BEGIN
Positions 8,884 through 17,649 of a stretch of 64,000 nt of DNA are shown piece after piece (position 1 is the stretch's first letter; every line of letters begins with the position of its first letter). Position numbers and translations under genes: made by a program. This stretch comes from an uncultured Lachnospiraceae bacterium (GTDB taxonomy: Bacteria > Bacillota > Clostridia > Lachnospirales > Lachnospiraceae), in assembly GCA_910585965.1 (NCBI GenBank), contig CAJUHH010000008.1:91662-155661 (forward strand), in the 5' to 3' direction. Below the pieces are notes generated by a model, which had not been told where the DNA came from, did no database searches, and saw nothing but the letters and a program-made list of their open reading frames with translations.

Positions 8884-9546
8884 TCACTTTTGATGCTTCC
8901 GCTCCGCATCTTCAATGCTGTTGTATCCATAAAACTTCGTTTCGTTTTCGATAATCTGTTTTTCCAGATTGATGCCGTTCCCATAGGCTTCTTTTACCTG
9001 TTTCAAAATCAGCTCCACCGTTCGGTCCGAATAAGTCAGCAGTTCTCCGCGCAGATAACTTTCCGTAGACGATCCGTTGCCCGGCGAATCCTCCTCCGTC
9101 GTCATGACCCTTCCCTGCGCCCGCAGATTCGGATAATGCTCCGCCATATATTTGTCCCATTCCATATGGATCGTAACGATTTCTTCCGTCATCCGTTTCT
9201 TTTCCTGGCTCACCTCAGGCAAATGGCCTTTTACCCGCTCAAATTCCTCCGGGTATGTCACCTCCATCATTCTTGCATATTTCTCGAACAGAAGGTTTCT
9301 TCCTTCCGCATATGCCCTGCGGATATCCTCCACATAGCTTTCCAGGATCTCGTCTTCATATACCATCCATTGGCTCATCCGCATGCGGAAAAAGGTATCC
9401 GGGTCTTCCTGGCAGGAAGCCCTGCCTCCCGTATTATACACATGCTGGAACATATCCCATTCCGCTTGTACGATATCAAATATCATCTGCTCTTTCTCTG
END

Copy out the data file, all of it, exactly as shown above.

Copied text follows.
Positions 8,884 through 17,649 of a stretch of 64,000 nt of DNA are shown piece after piece (position 1 is the stretch's first letter; every line of letters begins with the position of its first letter). Position numbers and translations under genes: made by a program. This stretch comes from an uncultured Lachnospiraceae bacterium (GTDB taxonomy: Bacteria > Bacillota > Clostridia > Lachnospirales > Lachnospiraceae), in assembly GCA_910585965.1 (NCBI GenBank), contig CAJUHH010000008.1:91662-155661 (forward strand), in the 5' to 3' direction. Below the pieces are notes generated by a model, which had not been told where the DNA came from, did no database searches, and saw nothing but the letters and a program-made list of their open reading frames with translations.

Positions 8884-9546
8884 TCACTTTTGATGCTTCC
8901 GCTCCGCATCTTCAATGCTGTTGTATCCATAAAACTTCGTTTCGTTTTCGATAATCTGTTTTTCCAGATTGATGCCGTTCCCATAGGCTTCTTTTACCTG
9001 TTTCAAAATCAGCTCCACCGTTCGGTCCGAATAAGTCAGCAGTTCTCCGCGCAGATAACTTTCCGTAGACGATCCGTTGCCCGGCGAATCCTCCTCCGTC
9101 GTCATGACCCTTCCCTGCGCCCGCAGATTCGGATAATGCTCCGCCATATATTTGTCCCATTCCATATGGATCGTAACGATTTCTTCCGTCATCCGTTTCT
9201 TTTCCTGGCTCACCTCAGGCAAATGGCCTTTTACCCGCTCAAATTCCTCCGGGTATGTCACCTCCATCATTCTTGCATATTTCTCGAACAGAAGGTTTCT
9301 TCCTTCCGCATATGCCCTGCGGATATCCTCCACATAGCTTTCCAGGATCTCGTCTTCATATACCATCCATTGGCTCATCCGCATGCGGAAAAAGGTATCC
9401 GGGTCTTCCTGGCAGGAAGCCCTGCCTCCCGTATTATACACATGCTGGAACATATCCCATTCCGCTTGTACGATATCAAATATCATCTGCTCTTTCTCTG